It turns out Khota Bharu does not offer much in the way of entertainment either, especially on a Friday when in ‘the Islamic City’ all but a few shops and restaurants are closed. I did come across a body-building competition and a gathering of Volkswagen Beetle enthusiasts (and their lovely cars) and it is possible to get steak and (too few) chips for £3. So not all bad but overall, if you’re pushed for time then Khota Bharu is probably not the place to spend much of it. If one night is necessary, it’s enough. But there is a way to avoid even that.
Getting out of town on the jungle line is best achieved in daylight as it is the view from the train that you have come for. This gives good reason to skip the train at 4.18am (No.81) and stay in bed as late as 5.15am to catch the No.91 train at 6.16am (No.91). This service runs all the way to Singapore (18 hours) should you wish to go that far in one hop.
It’s a 15 minute, 20MR taxi ride to the train station which is actually at Wakaf Baharu. Trains are either Express trains or Jungle trains. The former stop less often and cost more than the latter, though they are still cheap. The latter stop everywhere and are really cheap. The journey time difference is not so great. Most of the time.
If you don’t want to go any further than Gua Musang to begin with there is a train (No.83) at 7.48am that may better suit those who enjoy a lie in.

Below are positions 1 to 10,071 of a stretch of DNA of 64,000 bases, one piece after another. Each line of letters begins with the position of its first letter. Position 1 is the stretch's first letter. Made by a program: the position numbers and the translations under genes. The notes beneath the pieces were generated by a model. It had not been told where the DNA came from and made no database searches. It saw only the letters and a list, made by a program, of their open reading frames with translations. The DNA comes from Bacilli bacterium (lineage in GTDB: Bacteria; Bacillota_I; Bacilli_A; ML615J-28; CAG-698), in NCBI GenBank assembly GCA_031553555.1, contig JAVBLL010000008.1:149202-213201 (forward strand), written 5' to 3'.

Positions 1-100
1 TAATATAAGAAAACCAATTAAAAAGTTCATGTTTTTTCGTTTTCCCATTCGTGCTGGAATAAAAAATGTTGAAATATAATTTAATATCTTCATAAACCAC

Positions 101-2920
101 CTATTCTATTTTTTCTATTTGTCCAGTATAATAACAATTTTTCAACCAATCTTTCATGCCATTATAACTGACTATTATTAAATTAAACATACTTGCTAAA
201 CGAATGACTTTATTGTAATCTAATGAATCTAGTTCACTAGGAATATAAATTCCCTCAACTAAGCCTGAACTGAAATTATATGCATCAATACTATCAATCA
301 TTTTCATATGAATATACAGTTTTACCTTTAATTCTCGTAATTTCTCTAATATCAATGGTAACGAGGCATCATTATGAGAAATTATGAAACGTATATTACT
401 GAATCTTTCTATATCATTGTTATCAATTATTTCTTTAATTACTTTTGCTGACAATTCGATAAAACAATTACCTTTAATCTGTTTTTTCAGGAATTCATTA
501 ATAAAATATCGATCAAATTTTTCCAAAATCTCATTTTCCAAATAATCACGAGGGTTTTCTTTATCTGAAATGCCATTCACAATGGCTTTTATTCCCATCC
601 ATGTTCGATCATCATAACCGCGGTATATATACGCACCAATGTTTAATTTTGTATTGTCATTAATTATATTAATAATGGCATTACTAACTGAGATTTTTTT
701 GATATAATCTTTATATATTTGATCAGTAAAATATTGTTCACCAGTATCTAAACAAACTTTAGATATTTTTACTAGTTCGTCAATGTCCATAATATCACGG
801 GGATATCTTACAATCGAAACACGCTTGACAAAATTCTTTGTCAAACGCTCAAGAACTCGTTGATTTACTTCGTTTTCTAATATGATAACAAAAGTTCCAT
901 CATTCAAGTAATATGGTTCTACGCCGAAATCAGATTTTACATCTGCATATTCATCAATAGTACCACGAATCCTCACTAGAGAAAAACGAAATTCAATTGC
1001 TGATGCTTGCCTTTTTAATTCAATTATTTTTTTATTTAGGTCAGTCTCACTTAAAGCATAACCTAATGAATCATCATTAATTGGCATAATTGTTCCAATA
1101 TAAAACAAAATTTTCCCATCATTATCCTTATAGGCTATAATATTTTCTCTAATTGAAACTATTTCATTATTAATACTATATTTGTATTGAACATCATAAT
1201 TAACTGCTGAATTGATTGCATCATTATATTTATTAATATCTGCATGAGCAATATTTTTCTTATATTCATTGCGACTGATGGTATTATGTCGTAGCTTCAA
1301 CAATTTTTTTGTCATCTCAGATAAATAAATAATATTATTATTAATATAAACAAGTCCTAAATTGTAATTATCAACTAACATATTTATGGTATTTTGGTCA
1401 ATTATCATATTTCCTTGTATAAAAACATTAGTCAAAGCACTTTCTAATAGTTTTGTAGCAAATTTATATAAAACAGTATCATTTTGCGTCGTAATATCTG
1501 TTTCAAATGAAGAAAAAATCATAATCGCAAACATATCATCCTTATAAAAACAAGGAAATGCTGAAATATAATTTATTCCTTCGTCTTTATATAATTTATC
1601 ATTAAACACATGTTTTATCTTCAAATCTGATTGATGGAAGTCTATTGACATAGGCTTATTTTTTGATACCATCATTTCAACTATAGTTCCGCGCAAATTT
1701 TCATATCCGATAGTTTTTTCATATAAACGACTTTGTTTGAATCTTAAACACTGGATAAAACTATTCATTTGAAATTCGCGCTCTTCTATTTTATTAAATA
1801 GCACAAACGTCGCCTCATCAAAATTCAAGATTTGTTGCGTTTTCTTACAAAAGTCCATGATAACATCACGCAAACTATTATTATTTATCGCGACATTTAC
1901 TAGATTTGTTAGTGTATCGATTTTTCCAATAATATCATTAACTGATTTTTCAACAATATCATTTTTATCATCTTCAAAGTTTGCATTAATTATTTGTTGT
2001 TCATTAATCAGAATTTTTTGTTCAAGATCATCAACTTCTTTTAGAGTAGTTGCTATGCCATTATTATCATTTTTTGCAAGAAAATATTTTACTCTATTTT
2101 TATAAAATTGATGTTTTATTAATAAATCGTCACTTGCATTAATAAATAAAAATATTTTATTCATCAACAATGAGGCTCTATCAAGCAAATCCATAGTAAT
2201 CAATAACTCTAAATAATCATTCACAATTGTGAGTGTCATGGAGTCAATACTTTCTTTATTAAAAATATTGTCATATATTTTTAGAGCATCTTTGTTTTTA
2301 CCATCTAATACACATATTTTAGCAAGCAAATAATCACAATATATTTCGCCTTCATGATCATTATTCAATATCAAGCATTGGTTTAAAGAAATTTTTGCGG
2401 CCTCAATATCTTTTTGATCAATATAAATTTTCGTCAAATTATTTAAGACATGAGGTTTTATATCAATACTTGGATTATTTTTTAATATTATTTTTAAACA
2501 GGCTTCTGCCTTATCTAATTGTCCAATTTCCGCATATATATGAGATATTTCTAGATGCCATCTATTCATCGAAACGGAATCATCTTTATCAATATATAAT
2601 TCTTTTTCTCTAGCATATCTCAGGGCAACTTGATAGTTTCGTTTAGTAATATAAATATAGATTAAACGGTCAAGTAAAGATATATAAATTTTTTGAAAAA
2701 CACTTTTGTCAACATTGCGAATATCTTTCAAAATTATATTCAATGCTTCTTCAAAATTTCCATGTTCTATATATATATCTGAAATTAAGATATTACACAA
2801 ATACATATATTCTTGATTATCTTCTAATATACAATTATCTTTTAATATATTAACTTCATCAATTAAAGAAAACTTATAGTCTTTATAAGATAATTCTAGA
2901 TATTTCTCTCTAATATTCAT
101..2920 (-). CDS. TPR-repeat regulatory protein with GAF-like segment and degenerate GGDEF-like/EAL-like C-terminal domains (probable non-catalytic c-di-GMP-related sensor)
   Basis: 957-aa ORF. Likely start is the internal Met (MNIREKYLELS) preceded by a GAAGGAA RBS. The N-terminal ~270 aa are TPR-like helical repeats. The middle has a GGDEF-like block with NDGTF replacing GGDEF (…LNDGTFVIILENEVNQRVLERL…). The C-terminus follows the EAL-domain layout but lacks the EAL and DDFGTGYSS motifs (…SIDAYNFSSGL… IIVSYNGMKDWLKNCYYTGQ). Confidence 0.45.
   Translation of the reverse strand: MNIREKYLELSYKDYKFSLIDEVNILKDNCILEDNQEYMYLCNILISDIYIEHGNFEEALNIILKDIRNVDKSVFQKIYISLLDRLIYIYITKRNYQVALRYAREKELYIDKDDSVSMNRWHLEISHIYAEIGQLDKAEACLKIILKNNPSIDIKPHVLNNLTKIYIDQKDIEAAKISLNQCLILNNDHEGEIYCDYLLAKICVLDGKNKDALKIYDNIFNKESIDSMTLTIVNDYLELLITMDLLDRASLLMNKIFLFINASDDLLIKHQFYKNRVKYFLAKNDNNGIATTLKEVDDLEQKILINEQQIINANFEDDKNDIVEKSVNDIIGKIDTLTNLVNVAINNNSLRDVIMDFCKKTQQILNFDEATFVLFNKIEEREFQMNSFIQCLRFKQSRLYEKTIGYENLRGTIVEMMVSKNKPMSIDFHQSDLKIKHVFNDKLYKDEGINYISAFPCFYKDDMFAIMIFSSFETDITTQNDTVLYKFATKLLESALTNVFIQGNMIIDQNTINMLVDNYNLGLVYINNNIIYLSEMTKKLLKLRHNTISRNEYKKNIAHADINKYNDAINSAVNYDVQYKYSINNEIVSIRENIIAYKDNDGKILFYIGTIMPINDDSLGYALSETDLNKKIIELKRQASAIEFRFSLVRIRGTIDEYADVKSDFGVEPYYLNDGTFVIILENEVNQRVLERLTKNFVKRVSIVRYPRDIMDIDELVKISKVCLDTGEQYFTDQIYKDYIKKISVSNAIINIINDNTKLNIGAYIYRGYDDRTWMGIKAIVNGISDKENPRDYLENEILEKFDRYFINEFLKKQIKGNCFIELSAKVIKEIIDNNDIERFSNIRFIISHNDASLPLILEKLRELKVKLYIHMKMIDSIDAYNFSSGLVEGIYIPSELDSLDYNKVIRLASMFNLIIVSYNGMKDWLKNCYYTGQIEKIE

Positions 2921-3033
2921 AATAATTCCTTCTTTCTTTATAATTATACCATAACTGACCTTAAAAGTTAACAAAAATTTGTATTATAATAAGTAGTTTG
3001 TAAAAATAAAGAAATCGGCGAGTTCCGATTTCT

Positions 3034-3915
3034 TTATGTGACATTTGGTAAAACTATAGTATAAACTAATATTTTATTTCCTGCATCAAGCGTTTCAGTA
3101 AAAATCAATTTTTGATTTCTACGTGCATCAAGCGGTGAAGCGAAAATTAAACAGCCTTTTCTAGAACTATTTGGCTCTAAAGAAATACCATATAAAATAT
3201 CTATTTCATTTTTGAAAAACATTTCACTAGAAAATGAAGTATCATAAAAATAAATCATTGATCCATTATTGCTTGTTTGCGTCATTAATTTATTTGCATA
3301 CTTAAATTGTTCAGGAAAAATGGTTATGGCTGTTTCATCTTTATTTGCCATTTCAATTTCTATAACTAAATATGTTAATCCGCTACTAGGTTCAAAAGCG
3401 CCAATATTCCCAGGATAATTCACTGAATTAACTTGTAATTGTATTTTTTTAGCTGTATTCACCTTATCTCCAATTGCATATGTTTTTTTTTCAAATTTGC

The option I took was to take the 6.16am Express train with a ticket for Gua Musang (3 hours, 18MR / £3.50) and to hop out at one of half a dozen stops along the way, if I liked the look of a place, knowing the following 7.48am departure train would be stopping there if I wanted to resume my journey.
I think a better, time-saving and Khota Bharu-avoiding option would be to leave Hat Yai on the early train (07.20 to 11.20), cross the border and take the bus to Pasir Mas to connect with the jungle line train at 16.02. Then go as far as Dabong (arriving at 18.22) and spend the night there.
The jungle line, already never unattractive, becomes really quite pretty after Krai, the train tunnelling half a dozen times as it climbs noticeably into the deep green of the forested hillsides. I liked the look of Dabong on the map and I liked the look of it as we approached along the orange-watered river so I left the train there (at 9.09am), left bags with the station master and went for a wander.
On closer inspection I liked sleepy Dabong, population 2,000, even more. I let the late-running No.83 (due at 10.54) leave without me – there are always more trains tomorrow – and took up residence at The Rose House which is the nicest (and maybe the only) place to stay in Dabong. It’s a better place to stay by far than any I saw in Khota Bahru (and I saw many). It’s smart, clean, fresh – and friendly. No pool though.